Thus I introduced him to a set of Cuisenaire rods for early learners. Pretty soon, he was using it for all his addition questions.

Ants on a Log

At first, he would get mixed up. When he used a ‘7’ and a ‘1’ to get ‘8’, he would say “8 + 1 = 7?” And that got us started on subtraction – a very smooth and natural progression : )

Pretty soon he got the idea of ‘minus’ and started to ask many subtraction questions on top of the addition questions. Now the procedure is, use his cuisenaire rods to get the answer, then ask mummy or daddy “8 minus 7 equal 1?”, then after we answer in the affirmative, he checks his book. (OK, I guess he doesn’t know we are very good at addition and subtraction!)

The opportunity to introduce him to multiplication arose naturally when he started to ask ‘three plus three plus three equal what?’ (He was actually eating loveletters (kuih kapit, not the paper) and he asked for three each time.) At the third top-up of loveletters, I took out the bear counters and arranged them in three sets of three. Told him this was ‘three times three equals nine’. Didn’t explain further. I believe that by gently introducing him to new concepts over a long period of time (hey, we have more than six years from birth before he starts primary school! And hopefully a couple more years before he is tested on multiplication), he will be able to pick it up at his own pace. When he can understand, he will remember what I have been telling him and what he has been seeing (sets of bears!).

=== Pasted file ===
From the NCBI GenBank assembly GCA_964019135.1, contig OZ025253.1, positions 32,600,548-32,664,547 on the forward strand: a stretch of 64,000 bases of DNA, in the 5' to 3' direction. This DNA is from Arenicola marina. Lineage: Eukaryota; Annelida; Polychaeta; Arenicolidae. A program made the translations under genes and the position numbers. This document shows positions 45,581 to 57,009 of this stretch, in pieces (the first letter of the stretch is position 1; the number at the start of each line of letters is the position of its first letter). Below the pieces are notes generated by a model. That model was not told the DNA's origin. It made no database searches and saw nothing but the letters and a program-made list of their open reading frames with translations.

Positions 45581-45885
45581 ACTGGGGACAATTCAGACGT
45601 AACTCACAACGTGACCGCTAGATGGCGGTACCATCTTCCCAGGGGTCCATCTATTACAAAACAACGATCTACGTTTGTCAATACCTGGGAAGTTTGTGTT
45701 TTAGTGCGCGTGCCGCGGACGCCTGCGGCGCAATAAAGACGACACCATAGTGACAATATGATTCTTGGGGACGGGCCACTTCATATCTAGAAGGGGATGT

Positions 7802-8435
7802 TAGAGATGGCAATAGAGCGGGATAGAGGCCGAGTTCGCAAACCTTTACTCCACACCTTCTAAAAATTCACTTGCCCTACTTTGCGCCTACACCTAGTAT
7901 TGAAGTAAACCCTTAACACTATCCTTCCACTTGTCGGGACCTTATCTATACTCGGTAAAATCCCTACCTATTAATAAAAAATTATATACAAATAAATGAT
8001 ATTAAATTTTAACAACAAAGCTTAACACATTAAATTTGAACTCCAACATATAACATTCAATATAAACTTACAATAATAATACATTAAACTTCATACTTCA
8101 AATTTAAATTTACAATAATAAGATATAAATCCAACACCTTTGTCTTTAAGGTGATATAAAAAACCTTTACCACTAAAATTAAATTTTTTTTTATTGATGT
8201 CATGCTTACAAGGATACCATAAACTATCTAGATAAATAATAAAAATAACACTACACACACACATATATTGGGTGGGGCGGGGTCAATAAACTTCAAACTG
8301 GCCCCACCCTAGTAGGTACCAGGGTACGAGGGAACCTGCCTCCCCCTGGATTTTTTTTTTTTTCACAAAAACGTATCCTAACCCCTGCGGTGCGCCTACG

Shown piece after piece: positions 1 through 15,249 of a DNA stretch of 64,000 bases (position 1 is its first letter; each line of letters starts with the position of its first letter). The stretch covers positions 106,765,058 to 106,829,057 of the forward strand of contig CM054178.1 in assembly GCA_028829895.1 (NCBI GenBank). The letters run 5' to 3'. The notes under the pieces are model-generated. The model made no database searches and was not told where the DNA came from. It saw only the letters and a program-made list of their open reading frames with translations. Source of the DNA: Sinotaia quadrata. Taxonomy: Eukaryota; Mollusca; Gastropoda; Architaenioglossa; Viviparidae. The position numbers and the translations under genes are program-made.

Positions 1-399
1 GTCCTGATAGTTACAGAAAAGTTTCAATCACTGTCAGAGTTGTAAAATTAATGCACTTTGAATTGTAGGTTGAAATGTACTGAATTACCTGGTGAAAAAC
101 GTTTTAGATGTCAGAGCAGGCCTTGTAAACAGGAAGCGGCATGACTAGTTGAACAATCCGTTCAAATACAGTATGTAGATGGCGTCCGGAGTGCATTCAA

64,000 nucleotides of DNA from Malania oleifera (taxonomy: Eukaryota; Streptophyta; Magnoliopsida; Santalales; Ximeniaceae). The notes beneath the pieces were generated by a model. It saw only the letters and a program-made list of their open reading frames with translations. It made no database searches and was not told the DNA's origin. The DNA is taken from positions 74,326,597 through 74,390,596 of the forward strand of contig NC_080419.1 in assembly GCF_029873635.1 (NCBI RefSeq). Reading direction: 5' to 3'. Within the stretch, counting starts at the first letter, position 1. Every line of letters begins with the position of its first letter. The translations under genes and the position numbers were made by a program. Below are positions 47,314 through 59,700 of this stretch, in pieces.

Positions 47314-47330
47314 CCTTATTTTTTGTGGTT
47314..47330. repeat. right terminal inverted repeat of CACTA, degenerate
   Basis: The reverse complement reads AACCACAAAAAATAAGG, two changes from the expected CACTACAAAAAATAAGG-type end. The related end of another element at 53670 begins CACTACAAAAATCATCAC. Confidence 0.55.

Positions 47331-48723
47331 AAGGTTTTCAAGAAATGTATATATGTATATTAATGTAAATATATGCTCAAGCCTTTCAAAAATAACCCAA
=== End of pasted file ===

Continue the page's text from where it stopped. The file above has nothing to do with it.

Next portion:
(By the way, I don’t like to use fingers for addition & subtraction. Only twenty fingers and toes in total, where got enough?! No point teaching hm this method when he can’t use it for long.)

This doesn’t mean he is already able to do maths now. But I am really pretty amazed at his sudden compulsion. Can’t help but think that children have their own timeline for learning. As it is the ‘right time’ for Kor Kor now, I can ride on his interest to teach him. Or rather, I am just answering his questions and providing him with the materials. There is no need for me to prepare lesson plans or for him to sit down to classroom-type lessons. (Not for now anyway :P)

Oh ya, we are also well on our way for division.

Kor Kor: “There are six cookies. So it’s three each for Didi and me.”

Me: “But mummy also wants to eat. How?”

Kor Kor: “Urmmm… OK, then we can have two cookies each!”

: )